At the same time, the old feudal relations are torn and big part of the feudal aristocracy is broke and selling land (and sometimes even titles) to representatives of the above-mentioned newly rich urban class of merchants and bankers called bourgeoisie (from bourg – city). Another part of the old aristocracy marked their old feudal estates and declared them private property and expelled a big part of the former vassals, who are no longer needed for process the fields with new machines, and the few remaining villagers are made wage workers. Exactly this combination of events was the beginning one of the largest migrations in human history, which continues today – migration from rural areas to cities. Banished from the land millions of villagers flow into the cities – under-skilled, poor and disenfranchised. When they appear in the cities it becomes possible for the industrial complex to emerge, as it needs cheap labor poor and disadvantaged enough to accept the hard work and the horrific conditions in the factories. In order to discipline the newcomers, the capitalists are turning to the state to guarantee to exert sufficient pressure on the workers, who are forced to sell their labor in a highly-competitive environment for the first time. A law was passed to cap the maximum salary that a villager can receive. The purpose of this brutal legislation is to transform the people deprived from their sustenance into a disciplined and obedient class of wage workers, who will offer their labor to the capitalists for handouts. The state is also applying pressure on the beggars, whose ranks are filled continuously by the landless villagers and the bankrupt artisans. The temporary wanderers were tied and pilloried with hot irons and the permanently homeless were executed.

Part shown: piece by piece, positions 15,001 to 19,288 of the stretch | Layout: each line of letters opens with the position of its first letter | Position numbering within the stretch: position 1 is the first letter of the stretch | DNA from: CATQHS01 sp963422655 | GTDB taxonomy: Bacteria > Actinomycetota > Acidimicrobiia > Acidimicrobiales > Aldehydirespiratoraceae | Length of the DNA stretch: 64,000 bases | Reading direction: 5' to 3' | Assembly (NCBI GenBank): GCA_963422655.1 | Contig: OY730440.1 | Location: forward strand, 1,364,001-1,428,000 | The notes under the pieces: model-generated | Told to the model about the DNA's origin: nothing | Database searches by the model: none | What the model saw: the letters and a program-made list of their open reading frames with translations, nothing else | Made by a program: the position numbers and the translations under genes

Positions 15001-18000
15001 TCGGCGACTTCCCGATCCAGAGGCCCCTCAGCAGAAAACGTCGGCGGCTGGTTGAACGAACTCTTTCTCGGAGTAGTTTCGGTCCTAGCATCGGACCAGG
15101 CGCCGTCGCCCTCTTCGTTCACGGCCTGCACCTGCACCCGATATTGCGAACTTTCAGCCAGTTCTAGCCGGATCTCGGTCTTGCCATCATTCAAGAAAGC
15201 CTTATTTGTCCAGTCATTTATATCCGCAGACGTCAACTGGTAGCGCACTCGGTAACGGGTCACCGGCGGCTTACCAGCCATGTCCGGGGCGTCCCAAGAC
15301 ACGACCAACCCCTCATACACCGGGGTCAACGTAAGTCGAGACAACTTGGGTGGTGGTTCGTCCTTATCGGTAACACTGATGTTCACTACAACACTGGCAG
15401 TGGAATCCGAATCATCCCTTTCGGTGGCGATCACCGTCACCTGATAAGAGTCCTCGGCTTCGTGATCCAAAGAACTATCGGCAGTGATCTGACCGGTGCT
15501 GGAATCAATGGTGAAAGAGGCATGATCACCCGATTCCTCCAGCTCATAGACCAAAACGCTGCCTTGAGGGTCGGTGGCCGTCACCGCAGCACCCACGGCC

Prerequisites for self-organization
Besides poverty and readiness to work, people from the rural areas also have something else. The cooperative and democratic spirit of the old rural areas and fellowships. They are successors of the ancient tradition of mutual assistance and self-government. Traditions that they managed to preserve in constant clashes with the feudal that never vanished completely. With their inflow in the factories those traditions and spirit come into sharp conflict with the capitalist exploitation and discipline. And because of the appalling working conditions, paltry wages and insecurity combined with the free spirit brought from rural areas, it is not surprising that throughout England a spontaneously organized labor fellowships are started and also associations through which workers help each other while struggling to improve the conditions in which they are situated. Typical for these associations are the democracy and equality for the members, inheritance of egalitarian way of life in rural communities and fellowships.
With the development of factory production-based capitalism, workers for the first time began to be gather in large groups and under the same terrible working conditions, in the same building, daily. Naturally, it didn’t take them long to recognize their common interests against their superiors and bosses. This growing sense of class consciousness is the catalyst that led to organized actions of the workers as a class. The decline of the guilds, along with the protection they offer, made it increasingly clear to workers that they must seek new forms of organization. So they began to form alliances for their own self-defense. Even in 1683, the printers in London began to organize in formations, with a system of sanctions for “non-compliance” with the rules of the Fellowship. Around the late eighteenth century, the government started intensive actions to put these primitive unions outside the law. To protect themselves from restrictive legislation, workers began to organize “friendly societies” to hide their secret union activity. It was a successful strategy and those “friendly societies” quickly spread around most parts of the UK. So effective was this form of organisation that the sustained action against the starvation caused by soaring food prices during the eighteenth-century was able to draw on a well-developed and self-organised national network of working class friendly societies.